Creating a lean enterprise: the case of the Lebanon Gasket Company Question: How can the accounting function better serve our senior management team’s strategic planning, control, and decision-making efforts within its current lean environment? Specifically, address issues related to capacity planning, aligning employee incentives with lean goals, and product mix decision making. In contrast with standing costing system, lean accounting proposes the value stream as a single cost collector. A value stream is defined as “all the activities required to bring a product or service from conception through to the customer, including related information processing, logistics, and the collection of money” (van der Merwe and Thomson, 2007, p.29).
Lean organizations dedicate resources to value stream. Costs are recognized as they incurred rather than being inventoried and matched to revenues(G. K. DeBusk and C. DeBusk, 2012a). Lean accounting is definitely important to senior managers in terms of capacity planning, aligning employee incentives with lean goals, and product mix decision making. A Box Score Report emphasizing on unused capacity and practice of direct costing for capacity planning is used for capacity planning under lean accounting system. Exhibit 1 shows a Box Score Report for a hypothetical value stream. Exhibit 1: Box Score Report for a hypothetical value stream
Adapted from G. K. DeBusk and C. DeBusk, 2013, p.47.
Exhibit 1 demonstrates the capacity of production resources that are necessary in satisfying changing demand of the products. Three elements of capacity accounting are productive capacity, non-productive capacity, and available capacities. According to G. K. DeBusk and C. DeBusk (2013), the Box Score Report can be used to do “what-if” analysis and analyze unused capacity for future exploitation. For instance, they may figure out that the nonproductive capacity would drop to 5 percent (15% – 10%). Then they could discover in which way they can free up an additional10 percent of capacity. During the process of implementing lean, senior managers may want to align the incentives of employees with lean goals. Lebanon Gasket Company has been dramatically improving operational performance, which could be an indication that the company successfully gained the incentives of employees with lean goals.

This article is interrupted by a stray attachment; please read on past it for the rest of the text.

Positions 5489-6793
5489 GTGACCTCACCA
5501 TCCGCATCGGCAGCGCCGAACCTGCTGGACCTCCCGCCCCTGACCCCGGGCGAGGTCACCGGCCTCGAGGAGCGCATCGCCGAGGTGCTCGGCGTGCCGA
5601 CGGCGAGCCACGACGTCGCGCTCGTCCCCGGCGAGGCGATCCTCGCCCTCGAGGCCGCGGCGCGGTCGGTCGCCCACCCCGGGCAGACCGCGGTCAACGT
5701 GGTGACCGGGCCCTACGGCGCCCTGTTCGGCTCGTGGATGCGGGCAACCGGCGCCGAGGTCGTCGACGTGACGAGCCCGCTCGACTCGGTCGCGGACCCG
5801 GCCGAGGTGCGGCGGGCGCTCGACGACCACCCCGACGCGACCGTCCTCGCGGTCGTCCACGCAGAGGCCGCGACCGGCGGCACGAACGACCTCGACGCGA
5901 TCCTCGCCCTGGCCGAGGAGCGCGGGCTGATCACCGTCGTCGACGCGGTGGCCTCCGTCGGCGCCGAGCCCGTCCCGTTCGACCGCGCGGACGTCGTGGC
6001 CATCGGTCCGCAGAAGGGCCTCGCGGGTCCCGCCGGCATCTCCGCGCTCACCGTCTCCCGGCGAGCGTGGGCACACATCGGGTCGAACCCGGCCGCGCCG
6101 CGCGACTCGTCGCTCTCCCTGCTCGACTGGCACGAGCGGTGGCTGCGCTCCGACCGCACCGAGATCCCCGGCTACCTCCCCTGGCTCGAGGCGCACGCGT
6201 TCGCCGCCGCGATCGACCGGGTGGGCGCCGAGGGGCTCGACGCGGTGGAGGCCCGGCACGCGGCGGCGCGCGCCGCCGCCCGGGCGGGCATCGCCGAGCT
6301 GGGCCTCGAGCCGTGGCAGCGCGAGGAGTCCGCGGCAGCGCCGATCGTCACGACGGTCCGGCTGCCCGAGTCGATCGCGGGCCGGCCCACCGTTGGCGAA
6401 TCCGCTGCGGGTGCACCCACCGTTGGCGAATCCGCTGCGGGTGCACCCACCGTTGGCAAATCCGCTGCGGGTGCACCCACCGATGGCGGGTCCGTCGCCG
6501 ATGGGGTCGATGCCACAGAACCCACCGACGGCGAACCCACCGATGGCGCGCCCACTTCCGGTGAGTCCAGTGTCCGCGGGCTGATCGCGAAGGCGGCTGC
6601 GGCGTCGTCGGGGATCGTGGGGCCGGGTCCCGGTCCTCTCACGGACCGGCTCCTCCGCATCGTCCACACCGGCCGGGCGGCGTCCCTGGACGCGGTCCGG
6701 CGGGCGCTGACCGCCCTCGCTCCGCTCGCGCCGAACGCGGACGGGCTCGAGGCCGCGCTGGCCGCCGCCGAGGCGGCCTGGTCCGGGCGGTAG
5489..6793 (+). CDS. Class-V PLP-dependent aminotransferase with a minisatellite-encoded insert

However, the financial results were disappointing. It is noted that the financial results are the outcome of standard costing system. The Lebanon Gasket Company may provide a Value Stream Profit and Loss Statement (see Exhibit 2)to see if the financial results are favorable or not. If they still get unfavorable results, the reason may lie in the large headcount of the employees. If this is the case, the company may refer to average annual salaries as shown on page 7 and collect some other labor related data to see if it is necessary to layoff some employees. Exhibit 2: Value Stream Profit and Loss Statement
Adapted from G. K. DeBusk and C. DeBusk, 2012b, p.26
Exhibit 6 and 7 shown in this article help senior managers make product mix decision making because they are created to fit lean organization environment. From the two exhibits, senior managers can tell which value stream produces higher amounts of products, and which value stream has lower unit cost. Therefore, senior managers can further decide whether or not to apply extra resources to make more profitable products. Accounting information organized by value streams is beneficial to senior managers as it helps them to compare the two value stream in great detail. In sum, senior managers need to use various lean accounting tools such as value stream analysis, box score report, and Value Stream Profit and Loss Statement to make sound decisions. The lean accounting information provided in terms of value streams is important to senior managers.
Van Der Merwe, A., and Thomson, J. (2007). The Lowdown on Lean Accounting, Strategic Finance, 88,8, pp.26-33. G. K. DeBusk and C. DeBusk, (2012a). The Case for Lean Accounting: Part I. Cost Management, 26,3, pp.20-24. G. K. DeBusk and C. DeBusk, (2012b). The Case for Lean Accounting: Part II. Cost Management, 26,4, pp.22-30. G. K. DeBusk and C. DeBusk, (2013). The Case for Lean Accounting: Part III. Cost Management, 26,3, pp.44-48.